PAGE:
The workout data I recommend collecting is:
- Exercises! This includes indicating any modifications or adjustments you made (like using an incline bench or holding a movement for a specific amount of time) and whether the exercises are part of a circuit, straight set, superset, etc.
- Sets & Reps! There are various ways to do this. You can check out this video for an example of how I do to help yourself get started. This is a biggie, so don’t skip it!
- Resistance! This can be the amount of weight you’re using, the height of a step you’re on, or what color resistance band you chose. You want to challenge your resistance each time, so it’s important that you know what resistance you used in the past.
Workout data doesn’t typically take up a ton of room in your training notebook. (My training notebook is about a third full and I’ve been using it since this same time last year.) And that means you have room for all the other important stuff.
Notes are a bit subjective, but where the majority of your information will come from. The notes I’m referring to here are specific to your workout and help you make determinations about how you’ll adjust the workout for the next time.
THIS IS WHY YOU STAY FOCUSED!
Your notes can indicate whether you think you should go up in weight next time or if you want to try a variation or even the fact that you’re on your period that day. Making notes along with your workout is an important part of getting clued into HOW your training feels each day and also how it’s working for you.
It’s as much about the act of checking in with yourself as it is about the data that you collect.
The goal with notes is brevity and clarity. They exist in the margins of your notebook, so they’re necessarily short-winded. My favorite version of short note-taking is to use up/down arrows and an equal sign to indicate whether I should increase, decrease, or keep my resistance the same the next time that I do that exercise.
ATW stands for “also this week”.
Keeping track of ALL of your other physical commitments in the week ultimately helps your data collection game. Especially if you’re prone to burnout and exhaustion.
Knowing what you’ve done physically across the course of a week (or several) can give you information about how to better arrange your schedule to meet your needs while avoiding feeling overwhelmed or missing important things — like practice or yoga.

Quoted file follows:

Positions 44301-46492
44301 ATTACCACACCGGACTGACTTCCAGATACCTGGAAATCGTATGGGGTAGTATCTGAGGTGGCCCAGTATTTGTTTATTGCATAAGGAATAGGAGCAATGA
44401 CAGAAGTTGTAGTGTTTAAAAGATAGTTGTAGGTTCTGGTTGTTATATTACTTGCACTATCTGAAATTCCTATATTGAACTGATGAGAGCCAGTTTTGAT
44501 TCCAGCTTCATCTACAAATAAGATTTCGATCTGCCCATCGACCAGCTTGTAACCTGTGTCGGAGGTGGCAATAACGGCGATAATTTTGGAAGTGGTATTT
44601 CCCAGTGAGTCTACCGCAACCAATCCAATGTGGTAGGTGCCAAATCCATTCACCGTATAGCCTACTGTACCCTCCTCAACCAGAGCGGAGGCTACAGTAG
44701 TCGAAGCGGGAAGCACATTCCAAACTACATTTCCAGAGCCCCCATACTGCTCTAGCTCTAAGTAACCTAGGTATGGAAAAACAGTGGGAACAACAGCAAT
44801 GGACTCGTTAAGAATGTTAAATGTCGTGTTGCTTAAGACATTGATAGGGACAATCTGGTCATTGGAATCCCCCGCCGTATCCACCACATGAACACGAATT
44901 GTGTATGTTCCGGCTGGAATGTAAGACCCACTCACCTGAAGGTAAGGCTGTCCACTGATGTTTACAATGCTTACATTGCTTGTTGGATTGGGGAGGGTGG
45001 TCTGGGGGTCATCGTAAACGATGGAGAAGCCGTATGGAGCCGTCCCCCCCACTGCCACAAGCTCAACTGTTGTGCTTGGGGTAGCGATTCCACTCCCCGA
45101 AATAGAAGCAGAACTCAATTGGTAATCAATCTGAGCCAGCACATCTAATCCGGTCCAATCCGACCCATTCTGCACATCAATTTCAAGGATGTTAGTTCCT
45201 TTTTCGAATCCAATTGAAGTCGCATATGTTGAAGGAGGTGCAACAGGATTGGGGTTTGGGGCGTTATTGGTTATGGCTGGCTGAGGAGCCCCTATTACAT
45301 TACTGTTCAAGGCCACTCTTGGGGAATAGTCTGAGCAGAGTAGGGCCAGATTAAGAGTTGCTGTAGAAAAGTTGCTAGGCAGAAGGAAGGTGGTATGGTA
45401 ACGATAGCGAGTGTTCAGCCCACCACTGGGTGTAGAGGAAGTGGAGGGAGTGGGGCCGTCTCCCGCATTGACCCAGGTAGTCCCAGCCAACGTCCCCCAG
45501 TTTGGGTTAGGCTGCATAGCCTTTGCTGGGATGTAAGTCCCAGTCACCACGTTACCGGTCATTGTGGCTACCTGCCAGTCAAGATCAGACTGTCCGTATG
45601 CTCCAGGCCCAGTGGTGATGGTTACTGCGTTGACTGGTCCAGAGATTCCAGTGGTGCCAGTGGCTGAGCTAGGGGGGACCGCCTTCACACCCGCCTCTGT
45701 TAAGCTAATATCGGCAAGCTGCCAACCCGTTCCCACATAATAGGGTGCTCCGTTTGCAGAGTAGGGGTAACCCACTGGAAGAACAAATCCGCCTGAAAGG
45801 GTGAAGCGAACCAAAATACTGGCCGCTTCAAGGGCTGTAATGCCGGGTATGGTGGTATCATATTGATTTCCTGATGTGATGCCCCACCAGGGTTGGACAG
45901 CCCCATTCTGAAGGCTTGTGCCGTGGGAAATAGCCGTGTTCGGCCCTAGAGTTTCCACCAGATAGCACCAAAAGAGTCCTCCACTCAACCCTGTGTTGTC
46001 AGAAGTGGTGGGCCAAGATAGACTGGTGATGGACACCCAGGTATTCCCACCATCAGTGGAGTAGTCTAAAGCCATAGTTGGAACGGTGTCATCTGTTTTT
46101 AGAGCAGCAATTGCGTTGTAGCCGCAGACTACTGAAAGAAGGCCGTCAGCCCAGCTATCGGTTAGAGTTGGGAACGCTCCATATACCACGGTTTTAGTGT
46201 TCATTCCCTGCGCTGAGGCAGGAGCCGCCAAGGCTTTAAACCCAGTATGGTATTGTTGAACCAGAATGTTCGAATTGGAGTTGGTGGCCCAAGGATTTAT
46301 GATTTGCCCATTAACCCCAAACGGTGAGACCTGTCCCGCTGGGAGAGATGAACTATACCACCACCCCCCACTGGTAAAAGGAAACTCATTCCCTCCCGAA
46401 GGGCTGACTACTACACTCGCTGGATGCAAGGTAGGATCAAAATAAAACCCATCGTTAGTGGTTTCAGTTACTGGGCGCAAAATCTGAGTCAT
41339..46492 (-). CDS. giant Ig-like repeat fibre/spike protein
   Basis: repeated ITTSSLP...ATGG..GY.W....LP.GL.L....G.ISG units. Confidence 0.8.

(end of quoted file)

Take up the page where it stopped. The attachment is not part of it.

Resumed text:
Once you have a few weeks under your belt, you can use it to determine if your overall training schedule is working for you. Especially if you pair it with the last form of data collection:
Collect Weekly Reflections.
Ah, subjective data at it’s finest.
At the end of each week, in your training notebook or elsewhere, you’re going to commit to writing for 5-10 minutes about how your training felt this week. (Sometimes you’ll get off topic. That’s fine.)
The purpose of this is for you to think about whether you’re feeling burnt out, overwhelmed, frustrated, or totally awesome.
We often discount our feelings — or ignore them completely — but spending time on a weekly reflection is the best way to uncover some of the hidden parts of our training and our crazy schedules that we miss.
Keeping up with my weekly reflections was how I learned that I needed to take it easier on game weeks and that I needed to spend more time on mobility on the days after tournaments. Those things SEEM like common sense, but it’s easy to ignore them. Which is why the weekly reflection is so important.
These are some questions to ask yourself during weekly reflection:
- Did I enjoy my workouts this week? Why or why not?
- How do I feel? In terms of energy level, sleep, hydration, etc.?
- Am I seeing improvement towards my goals? How do I know?
- Anything else that’s going on this week that might impact my training.
Over time, this type of data reveals patterns about your training that can help you create a training plan that works for you and feels more automated.
THE BEST PART.
I’ve spilled hot pink workout drink on my paper notebook more times than I care to admit and it still works.